How long have you been in the industry?: Since 1990, although it was probably 10 years before I realized that I truly was “in the industry.”

How did you get involved?: My first case was representing the opponents of an LCID facility in 1990. But ever since then I have been on the side of developing solid waste sites, working on the approval of close to 40 facilities, including MSW, C&D, composting, scrap, municipal recycling, medical waste, industrial waste, coal ash and LCID. I litigate matters when permits are denied, and I enjoy attending as many waste conferences as I can.

Who/What was your biggest influence?: When I started practicing law in 1985, zoning cases were typically handled by local attorneys who only dabbled in land use. The biggest influence on my career path was probably my own bravado, which allowed me to conclude that I could do zoning and land use as my sole area of practice and take it statewide. I was on the extreme leading edge of lawyers in North Carolina to do that. Now my practice extends into Virginia and South Carolina, and at last count I have represented clients in more than 300 counties, cities, towns and villages, and of course at the state level as well.

What has been your most unique/interesting experience over the years?: Just whisper the words “proposed landfill” in any community and citizens will ring the alarm bells and hunker down for a fight. Rallying against a change in land use makes people feel good. It gives them a purpose and makes them feel alive. And nothing is as enjoyable to fight as a landfill, despite the facts and science that are calmly explained. Dealing with these citizens professionally and gracefully while navigating the political processes has given me more stories than I can count, including some that you just have to laugh about. Once, just a day or two after a hard-fought battle over a landfill, I walked out to get my newspaper and found it was lying in my driveway on top of a large bag of horse manure.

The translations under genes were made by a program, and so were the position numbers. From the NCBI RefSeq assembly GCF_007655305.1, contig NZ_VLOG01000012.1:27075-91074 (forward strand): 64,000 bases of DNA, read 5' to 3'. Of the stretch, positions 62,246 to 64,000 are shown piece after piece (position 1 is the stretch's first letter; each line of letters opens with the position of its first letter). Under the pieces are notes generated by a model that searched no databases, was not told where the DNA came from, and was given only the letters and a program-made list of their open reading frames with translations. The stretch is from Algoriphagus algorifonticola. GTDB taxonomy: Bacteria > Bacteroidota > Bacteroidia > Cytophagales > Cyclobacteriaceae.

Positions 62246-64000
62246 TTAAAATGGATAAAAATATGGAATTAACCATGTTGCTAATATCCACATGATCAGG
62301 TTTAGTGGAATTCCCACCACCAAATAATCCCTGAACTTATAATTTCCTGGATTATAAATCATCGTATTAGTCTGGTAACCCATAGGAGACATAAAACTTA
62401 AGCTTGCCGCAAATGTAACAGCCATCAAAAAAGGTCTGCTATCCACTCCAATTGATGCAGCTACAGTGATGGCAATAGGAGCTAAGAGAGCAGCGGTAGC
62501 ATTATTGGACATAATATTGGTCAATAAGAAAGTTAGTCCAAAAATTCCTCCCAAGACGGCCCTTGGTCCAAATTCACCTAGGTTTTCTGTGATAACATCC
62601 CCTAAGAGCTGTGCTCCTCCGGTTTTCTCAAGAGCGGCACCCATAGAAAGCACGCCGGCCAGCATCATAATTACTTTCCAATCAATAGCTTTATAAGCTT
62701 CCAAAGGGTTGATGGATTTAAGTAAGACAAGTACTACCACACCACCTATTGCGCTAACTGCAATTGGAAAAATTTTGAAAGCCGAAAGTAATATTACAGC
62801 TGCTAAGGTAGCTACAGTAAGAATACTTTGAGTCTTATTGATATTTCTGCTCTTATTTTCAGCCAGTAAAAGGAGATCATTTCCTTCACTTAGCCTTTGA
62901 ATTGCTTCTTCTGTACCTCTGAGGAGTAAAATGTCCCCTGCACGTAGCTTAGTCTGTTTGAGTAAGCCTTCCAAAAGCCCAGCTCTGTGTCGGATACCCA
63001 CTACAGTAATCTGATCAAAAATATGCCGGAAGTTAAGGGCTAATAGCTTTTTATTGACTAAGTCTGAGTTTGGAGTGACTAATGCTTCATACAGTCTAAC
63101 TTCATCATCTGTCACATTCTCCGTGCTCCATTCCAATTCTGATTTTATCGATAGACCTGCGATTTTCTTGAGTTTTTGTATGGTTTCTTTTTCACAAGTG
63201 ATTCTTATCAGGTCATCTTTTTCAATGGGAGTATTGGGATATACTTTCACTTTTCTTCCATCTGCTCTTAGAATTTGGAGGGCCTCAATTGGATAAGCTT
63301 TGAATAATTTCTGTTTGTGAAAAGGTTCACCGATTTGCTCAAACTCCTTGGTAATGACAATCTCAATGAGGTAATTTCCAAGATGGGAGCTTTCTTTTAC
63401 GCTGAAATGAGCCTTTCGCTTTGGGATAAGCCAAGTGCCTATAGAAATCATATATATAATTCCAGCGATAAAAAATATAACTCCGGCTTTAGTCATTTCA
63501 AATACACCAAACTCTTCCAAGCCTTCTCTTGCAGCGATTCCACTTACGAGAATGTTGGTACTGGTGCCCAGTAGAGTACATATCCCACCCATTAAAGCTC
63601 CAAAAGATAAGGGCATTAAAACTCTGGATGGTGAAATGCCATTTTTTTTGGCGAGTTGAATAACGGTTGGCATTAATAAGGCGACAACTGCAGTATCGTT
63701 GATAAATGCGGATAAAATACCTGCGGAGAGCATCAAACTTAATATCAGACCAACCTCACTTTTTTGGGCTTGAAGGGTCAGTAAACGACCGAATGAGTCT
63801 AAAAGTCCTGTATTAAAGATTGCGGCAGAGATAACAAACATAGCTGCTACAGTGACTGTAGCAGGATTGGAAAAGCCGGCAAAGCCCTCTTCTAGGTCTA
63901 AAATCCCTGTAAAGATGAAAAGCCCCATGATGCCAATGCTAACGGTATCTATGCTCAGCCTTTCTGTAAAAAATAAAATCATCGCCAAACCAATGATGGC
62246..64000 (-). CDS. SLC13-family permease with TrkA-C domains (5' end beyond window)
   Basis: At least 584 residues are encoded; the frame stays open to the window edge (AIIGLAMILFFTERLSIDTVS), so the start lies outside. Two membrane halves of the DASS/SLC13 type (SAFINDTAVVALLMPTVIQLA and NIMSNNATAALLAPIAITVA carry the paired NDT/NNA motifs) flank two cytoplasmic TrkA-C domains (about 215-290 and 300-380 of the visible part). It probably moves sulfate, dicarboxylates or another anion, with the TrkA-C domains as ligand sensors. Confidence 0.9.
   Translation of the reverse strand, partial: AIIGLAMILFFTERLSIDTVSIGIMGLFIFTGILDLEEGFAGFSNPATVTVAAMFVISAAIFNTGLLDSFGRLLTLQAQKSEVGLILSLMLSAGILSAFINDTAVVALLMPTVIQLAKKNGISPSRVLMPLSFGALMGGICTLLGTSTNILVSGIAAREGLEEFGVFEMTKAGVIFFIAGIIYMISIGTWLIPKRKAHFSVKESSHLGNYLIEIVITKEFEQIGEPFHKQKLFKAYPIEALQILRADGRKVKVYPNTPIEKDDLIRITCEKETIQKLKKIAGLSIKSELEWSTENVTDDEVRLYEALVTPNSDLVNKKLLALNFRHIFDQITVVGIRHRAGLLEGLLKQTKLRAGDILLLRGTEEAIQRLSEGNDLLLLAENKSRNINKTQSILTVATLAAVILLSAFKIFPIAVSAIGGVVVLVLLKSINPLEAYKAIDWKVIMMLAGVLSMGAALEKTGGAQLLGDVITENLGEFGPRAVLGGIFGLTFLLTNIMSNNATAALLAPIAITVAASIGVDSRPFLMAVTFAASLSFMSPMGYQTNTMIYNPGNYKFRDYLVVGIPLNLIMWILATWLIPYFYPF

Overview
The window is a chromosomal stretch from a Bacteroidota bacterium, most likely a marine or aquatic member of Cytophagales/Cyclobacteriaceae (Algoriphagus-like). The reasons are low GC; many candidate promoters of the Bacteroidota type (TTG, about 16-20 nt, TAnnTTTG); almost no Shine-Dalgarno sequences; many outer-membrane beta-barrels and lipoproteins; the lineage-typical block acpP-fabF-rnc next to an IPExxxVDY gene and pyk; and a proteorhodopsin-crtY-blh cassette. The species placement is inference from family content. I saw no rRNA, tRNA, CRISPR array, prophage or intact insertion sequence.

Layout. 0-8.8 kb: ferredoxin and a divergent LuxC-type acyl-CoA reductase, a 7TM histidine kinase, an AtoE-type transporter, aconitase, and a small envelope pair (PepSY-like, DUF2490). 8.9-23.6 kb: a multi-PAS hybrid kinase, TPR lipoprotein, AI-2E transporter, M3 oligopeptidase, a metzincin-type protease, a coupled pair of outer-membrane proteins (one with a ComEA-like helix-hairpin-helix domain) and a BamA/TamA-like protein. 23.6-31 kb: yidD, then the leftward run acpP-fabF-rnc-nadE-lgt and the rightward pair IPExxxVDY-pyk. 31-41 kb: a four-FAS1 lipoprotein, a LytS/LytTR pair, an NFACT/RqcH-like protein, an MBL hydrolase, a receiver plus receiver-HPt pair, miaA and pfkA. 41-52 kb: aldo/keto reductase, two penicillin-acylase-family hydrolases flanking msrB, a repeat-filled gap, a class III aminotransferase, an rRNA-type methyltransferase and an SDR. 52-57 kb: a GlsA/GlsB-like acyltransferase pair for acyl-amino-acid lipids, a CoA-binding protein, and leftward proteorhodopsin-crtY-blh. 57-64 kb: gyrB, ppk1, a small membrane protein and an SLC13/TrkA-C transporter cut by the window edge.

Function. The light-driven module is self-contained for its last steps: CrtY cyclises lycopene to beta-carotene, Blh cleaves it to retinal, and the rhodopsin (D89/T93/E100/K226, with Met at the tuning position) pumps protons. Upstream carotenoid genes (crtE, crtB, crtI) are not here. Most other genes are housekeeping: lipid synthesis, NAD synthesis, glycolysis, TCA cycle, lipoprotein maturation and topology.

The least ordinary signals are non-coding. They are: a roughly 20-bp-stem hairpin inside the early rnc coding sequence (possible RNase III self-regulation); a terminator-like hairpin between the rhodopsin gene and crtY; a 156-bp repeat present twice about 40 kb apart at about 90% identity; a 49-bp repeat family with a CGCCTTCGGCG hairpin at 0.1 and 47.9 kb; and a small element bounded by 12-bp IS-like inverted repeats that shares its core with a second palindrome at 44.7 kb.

What do you see as the biggest challenges to the industry today?: In a word: politics. The primary obstacle we face is the ever-increasing need for more solid waste disposal options, combined with the rapidly diminishing number of locations where there is any political will to approve these facilities. Despite this challenge, I have enjoyed seeing many favorable local government board votes.

What do you like most about being in the industry/your job?: The people I work with every day—the engineers, the developers and the owners of solid waste companies—are some of the finest people you will ever meet.

Hobbies: I love spending time with my donkeys, fishing on my farm pond, following my older son’s band (Mipso) and taking trips with my younger son.

Last vacation: My wife and I visited the Gettysburg Battlefield in Pennsylvania. We’re still talking about it.

Words to live by: Always treat your opponents with honesty and respect, but never be fearful of litigation.